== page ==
With Killebrew slated to return to first base, Mincher became expendable after the 1966 season. The Twins traded him to the California Angels as part of a package for onetime Cy Young Award winner Dean Chance. While Mincher loved playing in Minnesota, he took well to Southern California. He hit 25 home runs, drew 69 walks, and earned selection to his first All-Star Game. After the season, baseball writers showed him some support in the American League MVP voting.
Then came the near tragedy of 1968. In only the second game of the season, Mincher stepped in against intimidating left-hander Sam McDowell, arguably the hardest throwing southpaw in the league. McDowell unleashed a fastball that rode in on Mincher, smashing him in the cheekbone. Always tough, Mincher missed only nine games, but a series headaches and recurrent dizziness bothered him for the rest of the season.
Concerned that Mincher was now damaged goods, the Angels left him unprotected in the expansion draft. The Seattle Pilots jumped on the chance to acquire a left-handed slugger of Mincher’s reputation. Installed as the everyday first baseman in Seattle, Mincher played well for the Pilots, earning selection to his second All-Star team.
After the 1969 season, the Pilots moved to Milwaukee to become the Brewers. But Mincher never made the shift with the franchise. Before the move to Milwaukee, the Pilots traded Mincher to the A’s in a deal for four lesser players. Mincher continued to hit well, giving Oakland solid production from a first base position that had been lacking in power.
After the 1971 season, Mincher endured yet another franchise shift, as the Senators moved to Arlington, TX, where they became known as the Rangers. Through all of the shifts and all of the trades, Mincher retained the even-keeled disposition that made him so popular with teammates. Quiet and reserved but ever the leader, Mincher established a reputation as an elder and respected statesman in the Rangers’ clubhouse. “If you didn’t like Don Mincher,” says Jimmy Driscoll, at the time a young infielder with the Rangers, “you didn’t like yourself.”
Mincher’s teammates so admired him that they elected him as the team’s player representative. Rangers owner Bob Short, running contrary to his players, became upset with Mincher for failing to reveal information from the union side that led to a strike at the beginning of the 1972 season. That summer, Short exacted some payback, trading Mincher back to Oakland, where he assumed a role as a pinch-hitter and backup first baseman to Mike Epstein.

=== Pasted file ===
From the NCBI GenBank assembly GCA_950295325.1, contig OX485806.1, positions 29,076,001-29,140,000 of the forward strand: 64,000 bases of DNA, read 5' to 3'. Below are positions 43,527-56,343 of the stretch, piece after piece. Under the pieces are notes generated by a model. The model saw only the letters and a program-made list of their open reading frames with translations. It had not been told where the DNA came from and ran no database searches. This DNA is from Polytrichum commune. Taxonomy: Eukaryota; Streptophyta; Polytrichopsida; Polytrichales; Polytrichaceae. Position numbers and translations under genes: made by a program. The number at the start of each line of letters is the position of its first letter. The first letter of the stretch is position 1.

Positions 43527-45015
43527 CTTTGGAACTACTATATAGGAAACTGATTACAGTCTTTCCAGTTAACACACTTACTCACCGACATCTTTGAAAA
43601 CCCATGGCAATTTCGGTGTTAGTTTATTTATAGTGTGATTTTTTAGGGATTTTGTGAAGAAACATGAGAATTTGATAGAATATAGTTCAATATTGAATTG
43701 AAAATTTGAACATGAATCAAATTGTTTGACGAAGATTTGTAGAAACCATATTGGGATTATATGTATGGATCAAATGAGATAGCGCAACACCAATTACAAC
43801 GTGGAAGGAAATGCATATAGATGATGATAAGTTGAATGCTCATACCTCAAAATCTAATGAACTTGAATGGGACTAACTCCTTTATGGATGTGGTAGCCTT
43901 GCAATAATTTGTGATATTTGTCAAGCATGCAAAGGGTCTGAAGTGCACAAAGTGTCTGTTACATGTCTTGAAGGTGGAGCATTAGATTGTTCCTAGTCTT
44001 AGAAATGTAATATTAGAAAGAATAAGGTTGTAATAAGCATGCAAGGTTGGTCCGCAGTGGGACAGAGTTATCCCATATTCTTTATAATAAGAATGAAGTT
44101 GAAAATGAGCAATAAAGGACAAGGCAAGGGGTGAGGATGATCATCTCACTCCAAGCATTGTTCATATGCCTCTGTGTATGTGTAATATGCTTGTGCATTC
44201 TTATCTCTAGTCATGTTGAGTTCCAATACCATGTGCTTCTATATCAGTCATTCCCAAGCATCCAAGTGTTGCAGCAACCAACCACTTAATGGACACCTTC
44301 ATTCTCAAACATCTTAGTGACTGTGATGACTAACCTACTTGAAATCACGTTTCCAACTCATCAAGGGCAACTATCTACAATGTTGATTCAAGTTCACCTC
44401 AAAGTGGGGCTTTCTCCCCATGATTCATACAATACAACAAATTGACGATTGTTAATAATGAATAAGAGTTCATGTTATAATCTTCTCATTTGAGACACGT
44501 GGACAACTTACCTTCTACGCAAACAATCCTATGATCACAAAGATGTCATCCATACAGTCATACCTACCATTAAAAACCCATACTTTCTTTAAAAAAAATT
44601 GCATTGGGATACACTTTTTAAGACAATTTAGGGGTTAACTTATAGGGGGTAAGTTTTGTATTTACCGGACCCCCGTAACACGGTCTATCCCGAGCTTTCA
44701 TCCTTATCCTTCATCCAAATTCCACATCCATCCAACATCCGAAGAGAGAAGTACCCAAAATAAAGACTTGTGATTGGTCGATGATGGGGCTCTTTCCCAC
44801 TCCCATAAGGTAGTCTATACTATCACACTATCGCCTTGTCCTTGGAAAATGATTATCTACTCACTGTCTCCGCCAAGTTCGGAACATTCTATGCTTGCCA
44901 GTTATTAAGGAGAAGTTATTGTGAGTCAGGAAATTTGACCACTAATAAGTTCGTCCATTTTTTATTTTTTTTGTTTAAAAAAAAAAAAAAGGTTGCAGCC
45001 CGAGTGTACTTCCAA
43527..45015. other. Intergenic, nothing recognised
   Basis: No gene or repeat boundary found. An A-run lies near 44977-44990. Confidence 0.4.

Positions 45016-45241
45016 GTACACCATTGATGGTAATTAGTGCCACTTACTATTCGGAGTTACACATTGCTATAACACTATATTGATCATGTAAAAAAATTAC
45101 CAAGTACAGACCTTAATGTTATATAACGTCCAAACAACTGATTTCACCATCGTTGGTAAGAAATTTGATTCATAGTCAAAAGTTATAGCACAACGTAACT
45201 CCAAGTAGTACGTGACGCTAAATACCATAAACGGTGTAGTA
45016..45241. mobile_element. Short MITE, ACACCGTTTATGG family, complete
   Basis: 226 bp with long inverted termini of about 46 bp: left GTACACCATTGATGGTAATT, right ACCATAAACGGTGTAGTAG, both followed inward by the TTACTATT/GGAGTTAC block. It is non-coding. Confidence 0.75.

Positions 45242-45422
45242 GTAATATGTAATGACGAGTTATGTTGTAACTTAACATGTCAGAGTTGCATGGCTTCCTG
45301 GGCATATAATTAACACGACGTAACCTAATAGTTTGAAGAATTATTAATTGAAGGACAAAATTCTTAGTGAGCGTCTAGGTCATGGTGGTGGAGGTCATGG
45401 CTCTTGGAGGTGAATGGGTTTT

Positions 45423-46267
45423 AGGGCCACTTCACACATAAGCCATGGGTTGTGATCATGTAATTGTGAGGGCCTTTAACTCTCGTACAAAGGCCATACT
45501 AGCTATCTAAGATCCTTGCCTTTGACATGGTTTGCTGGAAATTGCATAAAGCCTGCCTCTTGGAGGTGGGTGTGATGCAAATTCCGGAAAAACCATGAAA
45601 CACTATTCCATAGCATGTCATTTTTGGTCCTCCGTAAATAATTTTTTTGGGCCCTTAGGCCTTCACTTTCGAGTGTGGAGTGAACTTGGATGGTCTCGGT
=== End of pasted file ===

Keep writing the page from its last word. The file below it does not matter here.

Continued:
The trade turned out to be a huge favor for Mincher, who was departing a last-place team for a team headed straight to the World Series. In the ninth inning of Game 4, with runners on first and second, one out, and the A’s trailing by a run, manager Dick Williams called on Mincher as a pinch-hitter. The stately veteran promptly lined a single into right-center field, tying the game and setting the stage for a dramatic comeback victory. Mincher’s at-bat, the final appearance of his major league career, helped the A’s win the title, while also earning Mincher his first World Series ring.
No longer wanting to be a bench player and bothered by bad pain in his shoulder, Mincher decided to retire after the Series. Charlie Finley, Oakland’s enterprising owner, later approached Mincher to tell him about the new designated hitter rule that had been signed into law. He offered Mincher a chance to come back as Oakland’s first DH. He would have made an ideal DH, platooning against right-handed pitching. Mincher thought about the offer, but the pain in his shoulder was so bad that it became difficult even to comb his hair. All things considered, Mincher decided that retirement was the better option.
In making the decision, Mincher felt no bitterness about the end of his career. “There are a lot of things I can remember and be proud of,” Mincher told Ron Bergman of the Sporting News. “I didn’t make too many enemies. I didn’t disgrace myself, and I played the game as hard as I could. I can walk out with a clean slate and a clean mind.”
Unlike some ballplayers who struggle to find life after baseball, Mincher made a smooth transition to the front office. He went back home to Huntsville, Ala., where he ran the Double-A Huntsville Stars of the Southern League for 15 years as a general manager and part owner. Having established a terrific reputation within the minor league world, he agreed to become the Southern League’s interim president before accepting the job on a fulltime basis.
In all of his minor league jobs, Mincher made a strong impression on fellow workers, the media, and fans with his easygoing manner, his intelligence, his willingness to work and his basic integrity. In his hometown of Huntsville, Mincher became a legendary figure.
In 2012, one year after Mincher retired as Southern League president, Huntsville mourned its good citizen. That March, Mincher died after a battle with heart disease and pneumonia. He was 73 years old.
I never met Mincher face-to-face, but I felt like I had during our long and meaningful phone conversation. Some people struggle to talk on the phone, but not Mincher. He was so vibrant, so friendly, that it seemed like he was in the room with me.
I talked to Don Mincher just that one time, but his words stayed with me, both in my book and in my thoughts today. I miss having the chance to talk to him again. For those who really knew him well, those good people in Huntsville, I can only imagine how much they have missed him since his passing in 2012.
Guys like Don Mincher make you proud to be a baseball fan.
Bruce Markusen is the manager of digital and outreach learning at the National Baseball Hall of Fame